I knew rap beefs were part of the job when I became chief medical officer, says Professor Chris Whitty

PROFESSOR Chris Whitty has admitted that he knew Twitter beefs with American rappers were part of the job when he became chief medical officer. 

Whitty, who has beef with Nicki Minaj because of her misleading tweet about her cousin’s friend’s vaccine swollen testicle wedding cancellation, confirmed that this kind of thing is simply par for the course.

He said: “Being chief medical officer isn’t just telling people how many units they can drink a week. Only the naive believe that.

“No, it’s making weekly TV appearances, it’s becoming the national face of a pandemic for coming on two years now, it’s being hassled in the street for selfies with knobheads, and of course it’s engaging in transatlantic rap battles with hip-hop queens.

“Once you’ve announced a mass youth vaccination programme just to keep school attendance up nothing’s beyond your remit. I wouldn’t be surprised if I’m putting barbiturates in the water supply to keep you all docile by Christmas.

“So yes, I have beef with Nicki. And I will of course be acting on that in the traditional fashion by recording a diss track with Ghetts, Stefflon Don and Aitch, under my rap name Prof Crizz Whizzy.

“This is all perfectly normal and what I signed up for. I expect I’ll be Christmas number one.”

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New Coronation Street storyline to raise awareness about being Northern

SOAP opera Coronation Street is to tackle the emotive issue of being Northern in a new storyline, it has emerged.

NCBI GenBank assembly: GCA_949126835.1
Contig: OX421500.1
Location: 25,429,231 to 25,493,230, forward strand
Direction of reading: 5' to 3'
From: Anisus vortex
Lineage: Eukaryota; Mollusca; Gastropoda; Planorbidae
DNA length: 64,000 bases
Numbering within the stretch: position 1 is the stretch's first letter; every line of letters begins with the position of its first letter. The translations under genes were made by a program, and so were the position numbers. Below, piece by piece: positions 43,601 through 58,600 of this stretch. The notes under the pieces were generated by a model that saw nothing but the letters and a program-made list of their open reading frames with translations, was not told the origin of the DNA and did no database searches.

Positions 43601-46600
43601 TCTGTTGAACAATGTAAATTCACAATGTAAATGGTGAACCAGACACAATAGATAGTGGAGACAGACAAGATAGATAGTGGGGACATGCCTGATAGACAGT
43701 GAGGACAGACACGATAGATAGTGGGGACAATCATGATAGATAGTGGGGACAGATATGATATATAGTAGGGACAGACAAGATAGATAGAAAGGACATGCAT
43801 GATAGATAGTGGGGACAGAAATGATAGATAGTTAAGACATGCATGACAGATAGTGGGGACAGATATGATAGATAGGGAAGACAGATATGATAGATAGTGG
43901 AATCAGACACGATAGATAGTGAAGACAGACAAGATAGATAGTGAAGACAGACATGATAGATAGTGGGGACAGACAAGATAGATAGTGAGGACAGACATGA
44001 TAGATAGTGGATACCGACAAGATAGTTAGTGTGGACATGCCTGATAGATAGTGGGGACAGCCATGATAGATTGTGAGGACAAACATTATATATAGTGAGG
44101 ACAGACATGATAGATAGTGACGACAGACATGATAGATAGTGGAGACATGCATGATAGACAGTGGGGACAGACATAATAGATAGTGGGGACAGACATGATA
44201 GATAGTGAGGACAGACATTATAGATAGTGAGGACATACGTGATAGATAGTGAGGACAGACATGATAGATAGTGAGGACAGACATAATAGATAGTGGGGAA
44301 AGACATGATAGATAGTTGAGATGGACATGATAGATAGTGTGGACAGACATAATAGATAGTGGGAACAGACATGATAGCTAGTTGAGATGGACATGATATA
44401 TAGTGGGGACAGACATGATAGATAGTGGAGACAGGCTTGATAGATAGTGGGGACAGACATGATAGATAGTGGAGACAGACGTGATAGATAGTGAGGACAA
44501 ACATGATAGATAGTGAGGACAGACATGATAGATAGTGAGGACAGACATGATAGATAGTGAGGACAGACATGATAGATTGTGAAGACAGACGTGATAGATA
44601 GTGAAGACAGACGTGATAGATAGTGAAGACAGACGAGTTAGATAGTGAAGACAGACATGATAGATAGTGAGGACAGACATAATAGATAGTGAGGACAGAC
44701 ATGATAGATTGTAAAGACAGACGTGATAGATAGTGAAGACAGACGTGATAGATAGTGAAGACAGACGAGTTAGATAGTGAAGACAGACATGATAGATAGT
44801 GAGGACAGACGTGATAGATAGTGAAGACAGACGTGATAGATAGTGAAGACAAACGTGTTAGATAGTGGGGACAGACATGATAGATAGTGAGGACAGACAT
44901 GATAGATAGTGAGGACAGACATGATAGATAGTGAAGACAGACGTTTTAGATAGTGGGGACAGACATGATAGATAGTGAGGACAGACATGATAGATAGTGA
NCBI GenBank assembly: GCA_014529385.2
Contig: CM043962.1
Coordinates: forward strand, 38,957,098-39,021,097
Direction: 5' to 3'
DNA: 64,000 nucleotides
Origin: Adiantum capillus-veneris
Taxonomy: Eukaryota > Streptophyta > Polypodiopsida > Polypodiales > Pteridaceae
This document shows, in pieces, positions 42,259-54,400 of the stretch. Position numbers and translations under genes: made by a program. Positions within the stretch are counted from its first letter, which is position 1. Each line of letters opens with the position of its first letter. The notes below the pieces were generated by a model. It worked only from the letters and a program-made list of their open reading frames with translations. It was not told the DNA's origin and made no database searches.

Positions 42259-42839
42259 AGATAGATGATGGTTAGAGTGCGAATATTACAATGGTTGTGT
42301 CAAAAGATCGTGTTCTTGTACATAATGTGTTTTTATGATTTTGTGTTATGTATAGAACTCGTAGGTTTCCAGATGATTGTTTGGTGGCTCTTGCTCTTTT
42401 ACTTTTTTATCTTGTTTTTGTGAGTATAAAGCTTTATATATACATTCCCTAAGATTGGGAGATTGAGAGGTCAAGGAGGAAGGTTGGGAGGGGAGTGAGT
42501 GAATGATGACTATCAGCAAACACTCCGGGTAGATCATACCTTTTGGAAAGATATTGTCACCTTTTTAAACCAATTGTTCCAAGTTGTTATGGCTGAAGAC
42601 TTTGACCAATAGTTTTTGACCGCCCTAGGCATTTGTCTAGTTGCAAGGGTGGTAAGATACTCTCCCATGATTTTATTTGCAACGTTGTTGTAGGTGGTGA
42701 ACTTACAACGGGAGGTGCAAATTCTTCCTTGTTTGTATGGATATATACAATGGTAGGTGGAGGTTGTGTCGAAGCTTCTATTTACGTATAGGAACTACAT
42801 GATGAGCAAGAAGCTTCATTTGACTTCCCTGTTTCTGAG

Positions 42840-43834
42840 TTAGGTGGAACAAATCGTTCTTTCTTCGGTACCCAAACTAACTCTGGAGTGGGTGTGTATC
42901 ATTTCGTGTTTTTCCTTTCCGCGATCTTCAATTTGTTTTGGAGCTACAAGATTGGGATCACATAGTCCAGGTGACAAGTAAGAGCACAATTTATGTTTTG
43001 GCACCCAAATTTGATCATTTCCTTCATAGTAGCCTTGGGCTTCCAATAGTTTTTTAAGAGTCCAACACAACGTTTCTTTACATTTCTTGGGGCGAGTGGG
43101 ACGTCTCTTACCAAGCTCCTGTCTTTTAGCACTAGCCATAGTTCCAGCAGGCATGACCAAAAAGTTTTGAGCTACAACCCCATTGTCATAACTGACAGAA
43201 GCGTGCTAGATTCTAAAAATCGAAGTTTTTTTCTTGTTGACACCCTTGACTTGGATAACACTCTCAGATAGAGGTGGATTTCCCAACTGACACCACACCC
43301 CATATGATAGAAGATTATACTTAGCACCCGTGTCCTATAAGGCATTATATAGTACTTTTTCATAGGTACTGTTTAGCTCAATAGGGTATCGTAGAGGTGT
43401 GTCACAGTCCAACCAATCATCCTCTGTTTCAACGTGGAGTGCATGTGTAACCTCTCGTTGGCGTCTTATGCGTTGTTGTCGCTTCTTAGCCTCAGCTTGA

The Manchester-set show has long explored complex social issues like divorce, racism, serial killing and tram crashes. Now they hope to examine the plight of Northerners in a hard-hitting look at one of society’s taboos.

Showrunner Joanna Kramer explained: “Historically we’ve not shied away from controversy. But we’ve always been scared to take on an issue that divides the country.

“I’m from Suffolk, which is a nice place, so I was wilfully ignorant of what Northern people go through. We have a duty to use our prime-time platform to explore what it’s really like to use short As, eat pies daily and talk to strangers on public transport.

“It’s an unflinching portrayal of a national problem and it will upset a few people. But many people have a Northerner in their life, and I think they’ll be touched to see them represented on screen.”

Viewer Sue Traherne said: “It’s sensationalism for sensationalism’s sake. Neither myself or Derek shall be watching. I don’t pay my TV licence for this.”